Teachers Union Boss Is Against Secret Money in Campaigns. Yeah, Right.

Two Super PACs funded by her union were accused by the state of campaign violations for helping Marty Walsh.

American Federation of Teachers President Randi Weingarten Photo by Education International via Flickr/Creative Commons

American Federation of Teachers President Randi Weingarten Photo by Education International via Flickr/Creative Commons

When it comes to dark money in politics, the American Federation of Teachers has a message for its opponents: Do as we say, not as we do. 

In a tweet posted on Monday, Randi Weingarten, the president of the AFT, decried what she called the “unlimited flow of secret money into elections” and linked to a New York Times story about prominent families funding presidential campaigns.

Those familiar with the American Federation of Teachers’s activities in recent elections—particularly in the Boston mayor’s race that elected Marty Walsh—may well be amused by that sentiment.

In 2013, AFT quietly channeled $480,000 through an intricate series of transactions that involved One New Jersey, an anti-Chris Christie political action committee, to a similarly titled pro-Walsh group called One Boston. The transactions went largely undetected in New Jersey, since state laws there didn’t require One New Jersey to disclose its donors. One Boston then used the AFT’s money to produce television ads in support of Walsh’s successful mayoral bid. The ads featured a Roslindale resident and marketer for DRS and Associates, Jocelyn Hutt, speaking at the end. Hutt has not spoken publicly about her role in the PAC since they aired.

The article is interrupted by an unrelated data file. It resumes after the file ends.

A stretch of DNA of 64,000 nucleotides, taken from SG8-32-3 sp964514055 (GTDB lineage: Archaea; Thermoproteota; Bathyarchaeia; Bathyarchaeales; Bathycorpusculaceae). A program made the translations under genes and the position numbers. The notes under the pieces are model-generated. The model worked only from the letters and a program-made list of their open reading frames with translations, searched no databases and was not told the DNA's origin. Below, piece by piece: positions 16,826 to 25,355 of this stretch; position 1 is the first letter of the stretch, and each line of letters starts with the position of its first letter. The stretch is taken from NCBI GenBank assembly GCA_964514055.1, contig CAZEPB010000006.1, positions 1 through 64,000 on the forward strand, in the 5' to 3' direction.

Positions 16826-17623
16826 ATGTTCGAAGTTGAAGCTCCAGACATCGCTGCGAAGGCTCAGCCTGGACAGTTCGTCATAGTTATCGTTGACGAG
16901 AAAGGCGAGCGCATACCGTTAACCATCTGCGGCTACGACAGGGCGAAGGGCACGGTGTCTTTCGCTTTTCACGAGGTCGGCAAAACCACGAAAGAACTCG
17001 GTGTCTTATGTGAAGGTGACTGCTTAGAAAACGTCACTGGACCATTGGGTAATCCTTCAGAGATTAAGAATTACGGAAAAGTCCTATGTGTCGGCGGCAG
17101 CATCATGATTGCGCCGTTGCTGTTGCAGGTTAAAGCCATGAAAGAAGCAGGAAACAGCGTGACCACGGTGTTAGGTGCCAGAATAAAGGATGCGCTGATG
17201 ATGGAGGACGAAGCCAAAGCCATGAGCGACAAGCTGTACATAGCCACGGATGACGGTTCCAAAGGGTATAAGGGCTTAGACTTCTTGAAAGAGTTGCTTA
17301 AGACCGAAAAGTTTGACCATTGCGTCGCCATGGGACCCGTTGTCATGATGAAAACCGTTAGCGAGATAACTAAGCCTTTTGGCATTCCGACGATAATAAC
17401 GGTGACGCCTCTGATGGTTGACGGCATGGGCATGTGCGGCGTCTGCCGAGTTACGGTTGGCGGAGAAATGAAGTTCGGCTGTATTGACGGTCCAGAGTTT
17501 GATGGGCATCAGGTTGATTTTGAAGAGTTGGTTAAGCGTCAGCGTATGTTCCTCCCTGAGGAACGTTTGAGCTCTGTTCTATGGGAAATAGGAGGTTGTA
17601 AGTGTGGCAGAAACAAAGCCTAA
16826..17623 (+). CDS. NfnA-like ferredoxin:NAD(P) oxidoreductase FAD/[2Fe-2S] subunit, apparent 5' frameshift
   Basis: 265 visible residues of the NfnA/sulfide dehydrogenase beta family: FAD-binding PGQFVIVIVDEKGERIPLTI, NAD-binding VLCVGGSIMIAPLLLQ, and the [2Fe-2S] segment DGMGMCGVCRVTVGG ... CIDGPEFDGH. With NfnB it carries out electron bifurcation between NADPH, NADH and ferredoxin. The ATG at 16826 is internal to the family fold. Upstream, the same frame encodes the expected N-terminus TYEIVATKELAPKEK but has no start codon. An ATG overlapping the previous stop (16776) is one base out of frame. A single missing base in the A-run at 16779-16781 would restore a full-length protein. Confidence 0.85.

The One Boston ads, which dropped in the final weeks of the election, may not have been solely responsible for propelling Walsh into City Hall. But they did significantly help him in the home stretch of an extremely close election.

The AFT’s involvement in the funding of the ads was not revealed until well after the election. It wasn’t until late December that the Boston Globe identified the national teachers union as the group who had funded the ads.

Massachusetts’s Office of Campaign and Political Finance alleged that both One Boston and One New Jersey had violated campaign regulations. As part of a settlement, both groups denied any wrongdoing but agreed to pay the state $30,000.

In a statement, an assistant to Weingarten defended the union’s actions during the 2013 election.

“The AFT opposes dark money, but given the rules, we are not going to unilaterally disarm. There is too much at stake,” said Michelle Ringuette, assistant to the president of the American Federation of Teachers.